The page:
Story: Mehrangarh Fort Museum; 23-08-2022;
Mehrangarh Fort Museum, a world-class museum in Jodhpur.
The Mehrangarh fort was constructed by the founder of Jodhpur Rao Jodha, who was the leader of the Rathore clan of Marwar, Rao did make Jodhpur capital of the Marwar in 1459.
How Mehrangarh fort Museum came into being :
The Mehrangarh Museum Trust was settled in March, 1972 by His Highness the Maharaja Gaj Singh II (the 38th descendant of Rao Jodha's Rathore Dynasty) with the principle objective of setting a world class museum in Jodhpur.
• Maharaja Gaj Singhj II was recognized in 1952 as the Maharaja of Jodhpur by Dr. Rajendra Prasad, the first President of free India.
It was intended that this museum eventually house and display the Maharaja's substantial collections of miniature paintings, portraits, books and manuscripts, weapons, textiles and tents, howdahs and palanquins, and various other art pieces.
The trust was duly registered with the government of Rajasthan in 1974 and commenced functioning in earnest in the same year, with the Maharaja as its Managing Trustee.
At the same time the Maharaja placed his ancestral fortress, the Mehrangarh fort in Jodhpur, at the disposal of the new trust, directing it to develop and establish the planned museum within the fort premises itself.
This was a significant and far-sighted direction, since the fort eminently serves the purpose, Not only in terms of historicity and authenticity, but also keeping in mind the security and care of the collection.
Needless to say, the conservation and restoration, where necessary, of the magnificent architecture of the fort itself was also a prime consideration behind this decision.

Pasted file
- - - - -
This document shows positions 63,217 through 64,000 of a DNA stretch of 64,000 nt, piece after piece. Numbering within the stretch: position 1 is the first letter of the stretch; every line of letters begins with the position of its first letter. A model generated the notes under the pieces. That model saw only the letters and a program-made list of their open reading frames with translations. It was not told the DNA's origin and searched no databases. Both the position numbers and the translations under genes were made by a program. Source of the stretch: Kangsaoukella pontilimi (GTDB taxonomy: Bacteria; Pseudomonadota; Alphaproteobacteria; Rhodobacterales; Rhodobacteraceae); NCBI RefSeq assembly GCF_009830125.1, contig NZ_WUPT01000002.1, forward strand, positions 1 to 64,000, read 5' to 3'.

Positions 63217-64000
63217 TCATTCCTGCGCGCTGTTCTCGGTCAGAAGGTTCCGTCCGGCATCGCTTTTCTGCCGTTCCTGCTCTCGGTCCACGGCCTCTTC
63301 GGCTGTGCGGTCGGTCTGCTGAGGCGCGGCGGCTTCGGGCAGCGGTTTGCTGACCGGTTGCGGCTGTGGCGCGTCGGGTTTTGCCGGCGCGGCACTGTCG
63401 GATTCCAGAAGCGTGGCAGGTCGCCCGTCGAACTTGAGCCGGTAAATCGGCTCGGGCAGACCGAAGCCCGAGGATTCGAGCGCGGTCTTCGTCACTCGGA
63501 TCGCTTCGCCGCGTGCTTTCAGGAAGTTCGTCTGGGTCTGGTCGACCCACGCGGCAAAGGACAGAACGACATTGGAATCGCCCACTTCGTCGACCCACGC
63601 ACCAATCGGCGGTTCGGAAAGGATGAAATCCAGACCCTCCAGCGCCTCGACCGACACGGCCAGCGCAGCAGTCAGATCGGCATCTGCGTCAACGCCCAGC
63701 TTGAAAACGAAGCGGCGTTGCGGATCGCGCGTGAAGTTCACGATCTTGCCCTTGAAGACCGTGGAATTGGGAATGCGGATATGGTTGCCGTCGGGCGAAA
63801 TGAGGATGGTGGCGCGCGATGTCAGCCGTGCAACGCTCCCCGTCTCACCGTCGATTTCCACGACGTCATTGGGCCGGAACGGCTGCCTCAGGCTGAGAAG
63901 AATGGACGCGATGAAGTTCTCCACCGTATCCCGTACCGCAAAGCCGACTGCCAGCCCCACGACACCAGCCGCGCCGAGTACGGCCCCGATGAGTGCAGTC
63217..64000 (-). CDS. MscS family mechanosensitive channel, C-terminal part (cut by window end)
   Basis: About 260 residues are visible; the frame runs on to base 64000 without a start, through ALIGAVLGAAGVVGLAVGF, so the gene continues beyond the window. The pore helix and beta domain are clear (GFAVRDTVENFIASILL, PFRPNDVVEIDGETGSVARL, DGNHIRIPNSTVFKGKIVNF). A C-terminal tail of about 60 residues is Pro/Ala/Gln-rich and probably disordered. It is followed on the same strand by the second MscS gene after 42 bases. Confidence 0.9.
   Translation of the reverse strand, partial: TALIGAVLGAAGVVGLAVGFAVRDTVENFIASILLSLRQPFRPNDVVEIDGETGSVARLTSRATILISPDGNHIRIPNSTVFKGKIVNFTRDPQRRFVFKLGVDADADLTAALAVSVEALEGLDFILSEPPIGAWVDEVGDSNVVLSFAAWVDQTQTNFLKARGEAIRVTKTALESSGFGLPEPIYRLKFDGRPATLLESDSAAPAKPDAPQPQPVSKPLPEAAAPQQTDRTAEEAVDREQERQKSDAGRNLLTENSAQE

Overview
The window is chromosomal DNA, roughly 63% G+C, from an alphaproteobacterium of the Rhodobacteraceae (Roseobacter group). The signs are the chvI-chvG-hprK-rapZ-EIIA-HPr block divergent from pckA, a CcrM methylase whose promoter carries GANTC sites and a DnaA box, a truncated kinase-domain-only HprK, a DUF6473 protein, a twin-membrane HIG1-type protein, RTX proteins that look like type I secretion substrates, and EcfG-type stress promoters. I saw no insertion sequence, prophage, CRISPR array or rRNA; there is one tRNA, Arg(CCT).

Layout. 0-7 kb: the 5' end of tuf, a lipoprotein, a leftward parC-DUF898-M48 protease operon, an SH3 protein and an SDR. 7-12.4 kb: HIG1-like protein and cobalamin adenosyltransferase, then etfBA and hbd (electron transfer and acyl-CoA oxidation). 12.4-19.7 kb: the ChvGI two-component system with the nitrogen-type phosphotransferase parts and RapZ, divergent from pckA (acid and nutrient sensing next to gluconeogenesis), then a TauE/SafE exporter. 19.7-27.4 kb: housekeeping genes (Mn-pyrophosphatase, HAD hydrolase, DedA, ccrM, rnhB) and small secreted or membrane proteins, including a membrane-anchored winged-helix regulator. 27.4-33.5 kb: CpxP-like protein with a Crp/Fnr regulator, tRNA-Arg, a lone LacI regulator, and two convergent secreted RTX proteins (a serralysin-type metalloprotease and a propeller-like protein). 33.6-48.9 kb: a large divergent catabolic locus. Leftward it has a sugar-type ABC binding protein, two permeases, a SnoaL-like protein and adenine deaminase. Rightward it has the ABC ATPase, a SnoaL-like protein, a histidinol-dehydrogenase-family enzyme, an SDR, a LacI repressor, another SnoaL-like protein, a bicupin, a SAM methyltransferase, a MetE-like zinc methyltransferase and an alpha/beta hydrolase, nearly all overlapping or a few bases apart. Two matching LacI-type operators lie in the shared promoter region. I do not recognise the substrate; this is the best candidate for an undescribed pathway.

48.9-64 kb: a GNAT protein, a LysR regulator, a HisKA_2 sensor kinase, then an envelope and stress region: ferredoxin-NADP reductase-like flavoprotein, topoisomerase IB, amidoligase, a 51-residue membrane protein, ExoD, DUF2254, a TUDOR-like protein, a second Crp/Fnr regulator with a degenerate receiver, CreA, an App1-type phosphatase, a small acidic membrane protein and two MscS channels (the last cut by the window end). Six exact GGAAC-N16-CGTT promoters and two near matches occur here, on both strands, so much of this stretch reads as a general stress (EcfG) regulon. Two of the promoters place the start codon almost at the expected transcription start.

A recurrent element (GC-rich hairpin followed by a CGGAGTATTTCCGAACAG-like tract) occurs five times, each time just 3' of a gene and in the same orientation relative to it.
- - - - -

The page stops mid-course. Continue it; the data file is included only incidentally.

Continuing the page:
Early on the Trust was fortunate enough to obtain the services of Thakur Sagat singh, a retired curator from the Rajasthan Government Museum.
Sagat singh was given a clear brief, to locate and clear suitable areas in the fort and at the Umaid Bhawan Palace, the Maharaja's residence; and finally to put together the exhibitions themselves.
Mehrangarh Museum Success and vision:
The success of Maharaja's vision and the Trust's early efforts is evinced by the recognition the Mehrangarh enjoys today; more than 65,000 foreign visitors and around 3,00,000 Indian visitors, visits the museum each year.
New dimensions have been added to the trust's activities since then.
• The active patronage of the arts and music;
• The promotion of the handicrafts of the region.
• The study and research of the rich archival and other material available in the trust's manuscript library, the Maharaja Maan Singh Pustak Prakash Research Center.
The museum has participated in various International Exhibitions all over the world, including the festival of India in America in 1985, displaying and sharing the rich heritage of the Marwar, and interacting with prestigious institutes in the field. The museum has also attracted numerous scholars and researchers, in many fields, to Jodhpur.
With the Trust's strong and ever-widening social and cultural inter-action with the city and the region, the Mehrangarh Fort today finds itself once again, after over a hundred years, very much at the centre of things in Marwar.